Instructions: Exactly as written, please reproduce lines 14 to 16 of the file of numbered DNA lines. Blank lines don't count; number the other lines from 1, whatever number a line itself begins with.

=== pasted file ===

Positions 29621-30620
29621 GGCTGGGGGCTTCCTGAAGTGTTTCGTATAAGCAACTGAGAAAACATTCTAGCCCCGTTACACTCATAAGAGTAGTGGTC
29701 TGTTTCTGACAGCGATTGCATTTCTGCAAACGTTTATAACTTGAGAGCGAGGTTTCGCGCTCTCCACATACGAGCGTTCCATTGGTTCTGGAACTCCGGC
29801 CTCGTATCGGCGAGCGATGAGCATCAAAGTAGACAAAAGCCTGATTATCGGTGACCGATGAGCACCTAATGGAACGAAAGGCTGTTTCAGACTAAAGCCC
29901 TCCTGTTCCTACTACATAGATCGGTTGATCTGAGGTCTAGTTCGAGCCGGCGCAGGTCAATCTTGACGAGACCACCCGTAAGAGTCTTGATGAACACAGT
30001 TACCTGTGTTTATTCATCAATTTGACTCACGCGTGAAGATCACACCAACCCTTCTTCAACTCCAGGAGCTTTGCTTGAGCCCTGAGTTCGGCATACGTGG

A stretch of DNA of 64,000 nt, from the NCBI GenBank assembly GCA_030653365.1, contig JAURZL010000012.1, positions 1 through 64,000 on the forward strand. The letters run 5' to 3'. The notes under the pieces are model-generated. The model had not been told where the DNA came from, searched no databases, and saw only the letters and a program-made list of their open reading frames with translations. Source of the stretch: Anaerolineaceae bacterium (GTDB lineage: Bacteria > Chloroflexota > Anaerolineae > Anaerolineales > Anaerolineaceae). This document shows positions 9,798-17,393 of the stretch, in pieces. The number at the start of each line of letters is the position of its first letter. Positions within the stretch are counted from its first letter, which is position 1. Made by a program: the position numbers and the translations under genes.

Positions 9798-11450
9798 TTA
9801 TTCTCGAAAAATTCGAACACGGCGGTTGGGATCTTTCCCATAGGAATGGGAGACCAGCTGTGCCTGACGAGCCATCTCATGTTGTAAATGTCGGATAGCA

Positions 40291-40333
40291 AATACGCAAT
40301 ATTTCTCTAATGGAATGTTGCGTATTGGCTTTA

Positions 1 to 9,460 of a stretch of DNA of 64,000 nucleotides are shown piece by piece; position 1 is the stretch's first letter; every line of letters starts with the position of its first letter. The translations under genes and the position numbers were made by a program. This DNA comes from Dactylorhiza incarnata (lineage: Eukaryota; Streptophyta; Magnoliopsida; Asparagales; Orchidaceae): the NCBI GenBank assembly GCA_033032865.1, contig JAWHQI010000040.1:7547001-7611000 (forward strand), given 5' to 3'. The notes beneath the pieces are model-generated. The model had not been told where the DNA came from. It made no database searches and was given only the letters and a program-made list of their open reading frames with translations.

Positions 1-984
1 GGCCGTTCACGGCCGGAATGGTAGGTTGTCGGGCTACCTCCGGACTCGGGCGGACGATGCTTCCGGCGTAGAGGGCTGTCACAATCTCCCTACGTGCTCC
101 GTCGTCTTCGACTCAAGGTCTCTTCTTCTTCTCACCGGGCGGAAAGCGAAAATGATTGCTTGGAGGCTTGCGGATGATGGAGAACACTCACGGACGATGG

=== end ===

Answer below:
Positions 1 to 9,460 of a stretch of DNA of 64,000 nucleotides are shown piece by piece; position 1 is the stretch's first letter; every line of letters starts with the position of its first letter. The translations under genes and the position numbers were made by a program. This DNA comes from Dactylorhiza incarnata (lineage: Eukaryota; Streptophyta; Magnoliopsida; Asparagales; Orchidaceae): the NCBI GenBank assembly GCA_033032865.1, contig JAWHQI010000040.1:7547001-7611000 (forward strand), given 5' to 3'. The notes beneath the pieces are model-generated. The model had not been told where the DNA came from. It made no database searches and was given only the letters and a program-made list of their open reading frames with translations.

Positions 1-984
1 GGCCGTTCACGGCCGGAATGGTAGGTTGTCGGGCTACCTCCGGACTCGGGCGGACGATGCTTCCGGCGTAGAGGGCTGTCACAATCTCCCTACGTGCTCC